WIKIMEDIAI was born in the USSR and now work as a postdoc at University of Manchester in the United Kingdom. Once, my PI and I were returning to a hotel after dinner with our collaborators in a different UK city, where one of the postdocs had the same post-Soviet background as me. My boss commented that there seems to be a lot of people of Soviet extraction working in Western science and joked that we are close to taking over it. I replied that he doesn’t have to worry; the supply of Soviet scientists is gone, never to be replaced.
After the demise of the USSR in 1991, science in the former Soviet Republics lost most of its funding, and as a result, most scientists lost their once-prestigious, middle-income jobs. The prevailing mood of the society changed; most of the population, including many scientists, decided that the only thing...
Fast forward 20 years: the devaluing of the pursuit of knowledge as a life goal in the former Soviet Republics has resulted in a significant drop in the quality of high-school teaching and, consequently, in the level and motivation of undergraduate students. Former Soviet professors have largely retired, and former Soviet PhD students, practically self-taught, now head those labs, and they say it is difficult to find a good graduate student or postdoc, who will work beyond a 9-to-5 day and actually care about the research he or she is doing. The people who embark on a postgraduate degree are doing it not because they are excited about science, but because they think that an advanced degree would be good for their careers, which has led to a tendency to minimize the work and fake the results.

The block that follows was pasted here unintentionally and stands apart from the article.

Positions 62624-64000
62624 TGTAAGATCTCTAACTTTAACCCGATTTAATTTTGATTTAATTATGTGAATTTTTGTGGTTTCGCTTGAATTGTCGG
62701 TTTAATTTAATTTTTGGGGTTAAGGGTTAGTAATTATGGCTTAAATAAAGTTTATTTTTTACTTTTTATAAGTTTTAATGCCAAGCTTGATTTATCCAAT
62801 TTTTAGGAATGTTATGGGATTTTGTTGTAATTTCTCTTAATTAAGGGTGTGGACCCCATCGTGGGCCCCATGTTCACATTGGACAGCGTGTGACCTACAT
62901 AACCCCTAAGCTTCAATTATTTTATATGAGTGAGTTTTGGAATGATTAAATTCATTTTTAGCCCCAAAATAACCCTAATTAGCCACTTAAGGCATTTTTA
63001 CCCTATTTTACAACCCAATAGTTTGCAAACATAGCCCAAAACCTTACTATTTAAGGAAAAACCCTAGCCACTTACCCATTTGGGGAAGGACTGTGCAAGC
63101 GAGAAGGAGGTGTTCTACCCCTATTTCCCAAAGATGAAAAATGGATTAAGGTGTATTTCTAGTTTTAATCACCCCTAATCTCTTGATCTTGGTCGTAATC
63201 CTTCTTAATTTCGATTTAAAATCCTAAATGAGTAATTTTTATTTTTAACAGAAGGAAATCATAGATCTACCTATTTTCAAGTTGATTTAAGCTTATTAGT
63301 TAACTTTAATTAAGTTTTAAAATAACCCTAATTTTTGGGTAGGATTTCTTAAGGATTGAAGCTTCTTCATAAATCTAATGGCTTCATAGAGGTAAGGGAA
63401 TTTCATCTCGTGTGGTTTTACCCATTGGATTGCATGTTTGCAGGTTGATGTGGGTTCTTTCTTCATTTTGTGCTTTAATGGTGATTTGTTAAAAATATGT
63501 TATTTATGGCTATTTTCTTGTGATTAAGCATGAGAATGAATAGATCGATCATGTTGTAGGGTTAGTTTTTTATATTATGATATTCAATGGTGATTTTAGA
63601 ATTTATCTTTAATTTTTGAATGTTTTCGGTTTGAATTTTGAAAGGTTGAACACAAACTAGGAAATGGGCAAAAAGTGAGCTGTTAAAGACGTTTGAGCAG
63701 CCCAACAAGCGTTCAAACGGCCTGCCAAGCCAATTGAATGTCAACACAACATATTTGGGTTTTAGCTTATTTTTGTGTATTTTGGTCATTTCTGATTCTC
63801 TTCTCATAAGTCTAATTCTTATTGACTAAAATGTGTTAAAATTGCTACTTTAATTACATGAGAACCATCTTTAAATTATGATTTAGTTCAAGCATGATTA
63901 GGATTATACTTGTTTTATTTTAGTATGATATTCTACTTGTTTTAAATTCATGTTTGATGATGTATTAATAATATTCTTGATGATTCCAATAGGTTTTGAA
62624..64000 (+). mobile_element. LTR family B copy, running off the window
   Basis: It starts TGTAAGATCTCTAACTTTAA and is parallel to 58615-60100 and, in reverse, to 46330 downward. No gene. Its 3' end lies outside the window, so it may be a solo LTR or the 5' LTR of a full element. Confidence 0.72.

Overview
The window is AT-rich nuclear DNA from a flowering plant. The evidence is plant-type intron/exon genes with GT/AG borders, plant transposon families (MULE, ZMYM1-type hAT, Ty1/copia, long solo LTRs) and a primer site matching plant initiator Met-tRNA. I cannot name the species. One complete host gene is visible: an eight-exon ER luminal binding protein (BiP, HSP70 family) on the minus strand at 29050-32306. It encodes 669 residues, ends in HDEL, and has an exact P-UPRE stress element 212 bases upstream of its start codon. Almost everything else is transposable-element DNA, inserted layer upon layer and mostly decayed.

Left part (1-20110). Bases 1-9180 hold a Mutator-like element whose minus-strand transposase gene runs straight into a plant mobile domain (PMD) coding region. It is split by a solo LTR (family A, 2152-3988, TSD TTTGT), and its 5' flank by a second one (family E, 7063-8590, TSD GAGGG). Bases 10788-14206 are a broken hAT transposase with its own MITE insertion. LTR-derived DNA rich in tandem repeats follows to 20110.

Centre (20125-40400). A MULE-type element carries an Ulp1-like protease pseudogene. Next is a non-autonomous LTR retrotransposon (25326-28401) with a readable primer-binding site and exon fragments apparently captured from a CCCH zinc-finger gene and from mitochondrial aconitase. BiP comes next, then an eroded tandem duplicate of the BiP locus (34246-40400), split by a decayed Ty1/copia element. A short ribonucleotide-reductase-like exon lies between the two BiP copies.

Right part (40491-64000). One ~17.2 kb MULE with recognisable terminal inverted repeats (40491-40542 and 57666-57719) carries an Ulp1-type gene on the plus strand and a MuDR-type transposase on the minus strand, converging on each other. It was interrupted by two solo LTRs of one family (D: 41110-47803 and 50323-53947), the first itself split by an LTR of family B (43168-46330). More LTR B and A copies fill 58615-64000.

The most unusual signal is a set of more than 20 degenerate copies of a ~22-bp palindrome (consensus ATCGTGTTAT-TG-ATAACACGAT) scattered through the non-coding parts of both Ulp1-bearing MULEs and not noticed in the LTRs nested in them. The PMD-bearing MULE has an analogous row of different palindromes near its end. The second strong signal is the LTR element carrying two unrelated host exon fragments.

And simply throwing money at the destroyed scientific community hasn't helped. Russian President Vladimir Putin recently admitted that while science funding increased 10-fold in the last 10 years and the total amount of money spent is now larger than that of Britain, this has not resulted in an increased scientific output. On the contrary, the number of Russian researchers who publish in the Western journals or file patents applications is decreasing.
This situation is not unique to the former Soviet Union, however. Even in my adopted home, the United Kingdom, where I work as a postdoc in the relatively sexy field of yeast prions, there seems to be a general lack of respect for knowledge for its own sake. When I tell my nonscientific acquaintances and high-school pupils about what I do, they don't ask what I have discovered, but what is the immediate practical application of what I do.
Sadly, there is an increased drive in Western science to commercialize discoveries—academics are encouraged to start spin-off companies, and applied research is actively promoted. It is very difficult to get funding for fundamental research, which may not show dividends for 10–20 years. Universities are run as for-profit companies, where students are paying customers, who get a “product” (a degree) and academics have as much value as the grants they bring in. And the job market for postgraduate scientists is growing increasingly similar to that of factory workers in the 19th century: we are considered to be easily replaceable and therefore have few rights beyond a short-term contract.
American political philosopher Michael Sandel argues in his book What Money Can’t Buy that some things should not be for sale, such as human organs, medals for valor, and even undergraduate places in top universities. He says that an “everything-is-for-sale” mentality damages the functioning of society. I wonder if fundamental science should also be included in this list of things that are easy to commodify but even easier to devalue. If everything is for sale, and if the people who are doing science are not valued, then research loses something that is hard to define, but that is vital to the progress of science—as the situation in the former Soviet Union has so clearly demonstrated.
Victoria Doronina is a postdoc in the lab of Chris Grant at University of Manchester, where she studies oxidative stress as a cause of yeast prion formation.